Zhou referenced the predominantly Chinese-language menu at Tai Pan Bakery, where she pointed out the minute English descriptions under the large Chinese lettering of menu items, adding that for those unfamiliar with the Chinese language, deciphering the menu could very much be a daunting endeavor.
A few blocks down south at the Maxin Bakery, which also has a menu much akin to the one in Tai Pan, Mai Ling Chen, 45, said most of the regular customers were of Chinese descent and that tourists rarely frequented the eatery. She said the law, if enforced, would not welcome new customers, but rather discourage some of their current patrons.
“When most people think of Chinatown, they go to Manhattan, not Flushing,” said Chen, of Bayside, Queens. “Most of the people that come in here are Chinese and other Asian customers buying groceries or baked goods on a daily basis, not as a one-time visit.”
The New York City Department of City Planning’s 2000 Census states there are over 122,000 foreign-born residents in Queens Community District 7, which includes cities such as Flushing, College Point, and Bay Terrace. Of that figure, about 32,000 people are from China. Additionally, nearly 35 percent of that population does not speak English; Chinese is the main language spoken in 27,031 homes.
Gary Luo, 55, owner of a small electronics store nearby, agreed with Chen, noting that most of his customers are fellow Chinese consumers, many from his hometown of Beijing. Luo said most of the people that visit his store come in because “they feel comfortable asking questions about technical things with someone they know will not judge or criticize them if their language is a little off.”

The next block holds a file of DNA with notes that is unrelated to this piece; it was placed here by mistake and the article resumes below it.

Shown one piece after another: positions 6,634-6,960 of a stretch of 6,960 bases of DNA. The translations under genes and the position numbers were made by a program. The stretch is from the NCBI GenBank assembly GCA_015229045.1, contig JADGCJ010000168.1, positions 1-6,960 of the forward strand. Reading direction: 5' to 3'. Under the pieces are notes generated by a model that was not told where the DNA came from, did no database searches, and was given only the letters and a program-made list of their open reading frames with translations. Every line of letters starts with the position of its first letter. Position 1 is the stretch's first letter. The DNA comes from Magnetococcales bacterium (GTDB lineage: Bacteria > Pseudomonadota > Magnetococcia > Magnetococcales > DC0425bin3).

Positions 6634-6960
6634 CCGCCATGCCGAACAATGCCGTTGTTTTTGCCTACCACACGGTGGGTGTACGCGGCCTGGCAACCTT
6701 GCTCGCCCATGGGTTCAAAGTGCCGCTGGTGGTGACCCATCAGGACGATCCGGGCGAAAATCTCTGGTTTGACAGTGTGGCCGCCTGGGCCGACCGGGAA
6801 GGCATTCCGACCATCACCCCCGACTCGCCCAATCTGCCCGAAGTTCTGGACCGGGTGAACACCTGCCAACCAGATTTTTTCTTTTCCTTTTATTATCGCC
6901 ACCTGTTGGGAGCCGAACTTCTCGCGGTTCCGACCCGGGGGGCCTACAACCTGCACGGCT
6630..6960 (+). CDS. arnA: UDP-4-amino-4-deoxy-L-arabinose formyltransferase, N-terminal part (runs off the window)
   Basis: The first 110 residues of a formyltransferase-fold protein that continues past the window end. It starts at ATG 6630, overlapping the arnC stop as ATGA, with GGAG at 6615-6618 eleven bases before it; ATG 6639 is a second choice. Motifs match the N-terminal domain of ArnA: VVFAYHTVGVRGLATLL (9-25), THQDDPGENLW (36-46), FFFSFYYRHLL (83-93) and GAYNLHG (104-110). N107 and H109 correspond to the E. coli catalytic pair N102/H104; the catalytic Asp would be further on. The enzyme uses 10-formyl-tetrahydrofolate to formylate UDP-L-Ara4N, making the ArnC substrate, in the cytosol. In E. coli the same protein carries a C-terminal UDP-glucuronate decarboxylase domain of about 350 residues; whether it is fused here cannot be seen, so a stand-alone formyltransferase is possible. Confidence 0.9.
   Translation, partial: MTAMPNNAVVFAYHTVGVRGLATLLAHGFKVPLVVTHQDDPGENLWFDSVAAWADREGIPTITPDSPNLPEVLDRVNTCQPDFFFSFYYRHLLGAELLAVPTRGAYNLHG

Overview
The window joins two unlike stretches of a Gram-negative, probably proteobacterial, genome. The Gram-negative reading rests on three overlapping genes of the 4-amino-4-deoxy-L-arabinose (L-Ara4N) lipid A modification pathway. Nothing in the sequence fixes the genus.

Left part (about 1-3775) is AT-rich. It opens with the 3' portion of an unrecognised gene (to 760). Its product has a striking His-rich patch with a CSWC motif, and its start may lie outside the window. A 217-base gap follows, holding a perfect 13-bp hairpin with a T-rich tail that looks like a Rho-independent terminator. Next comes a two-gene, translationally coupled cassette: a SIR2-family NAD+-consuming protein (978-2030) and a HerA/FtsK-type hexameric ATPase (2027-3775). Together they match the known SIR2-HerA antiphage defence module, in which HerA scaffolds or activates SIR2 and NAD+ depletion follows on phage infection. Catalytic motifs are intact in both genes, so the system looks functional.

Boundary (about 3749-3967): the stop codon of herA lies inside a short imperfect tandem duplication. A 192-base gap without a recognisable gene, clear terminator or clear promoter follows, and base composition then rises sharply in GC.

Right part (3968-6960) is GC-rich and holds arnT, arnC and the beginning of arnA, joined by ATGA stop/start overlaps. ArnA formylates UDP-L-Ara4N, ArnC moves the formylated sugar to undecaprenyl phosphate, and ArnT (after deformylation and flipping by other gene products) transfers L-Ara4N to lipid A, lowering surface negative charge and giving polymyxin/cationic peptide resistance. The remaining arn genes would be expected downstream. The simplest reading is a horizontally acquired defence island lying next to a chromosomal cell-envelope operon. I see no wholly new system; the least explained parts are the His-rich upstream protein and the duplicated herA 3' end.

Luo, who came to Flushing 22 years ago with his daughter and son, said he struggled learning English but knew it was necessary for him to start his business. He added that he felt it was important for him to know English so he could teach his children.
“It was scary at first when we first came to America, learning something new, but it’s part of being an American,” Luo said. “I feel as a Chinese-American that you need to embrace the English language but remember your roots also. You don’t need to give it all up.”
However, he added that the law does not take into consideration differences between the Chinese and English languages.
“That up there in Chinese means Red House,” Luo said as he pointed to a fluorescent orange sign surrounded by other multicolored placards. “But that’s actually a real estate office.”
Lin Chun, 31, of Flushing, left Changsha, China for New York five years ago to pursue a law degree. She has come to Maxin Bakery every morning for her usual coffee and egg tart, which she said instantly “teleports me to the corner bakery in Changsha.” She felt it was a “shame” that the battle for English signs in Flushing was garnering opposition because “equality is something that should be present everywhere.”
“I am proud of my heritage, my culture, my language,” Chun said. “You see all of that here, but I’m not only Chinese. I’m Chinese-American. And that means the English language is a part of me now, too. It’s only fitting that everyone should get the best of both worlds.”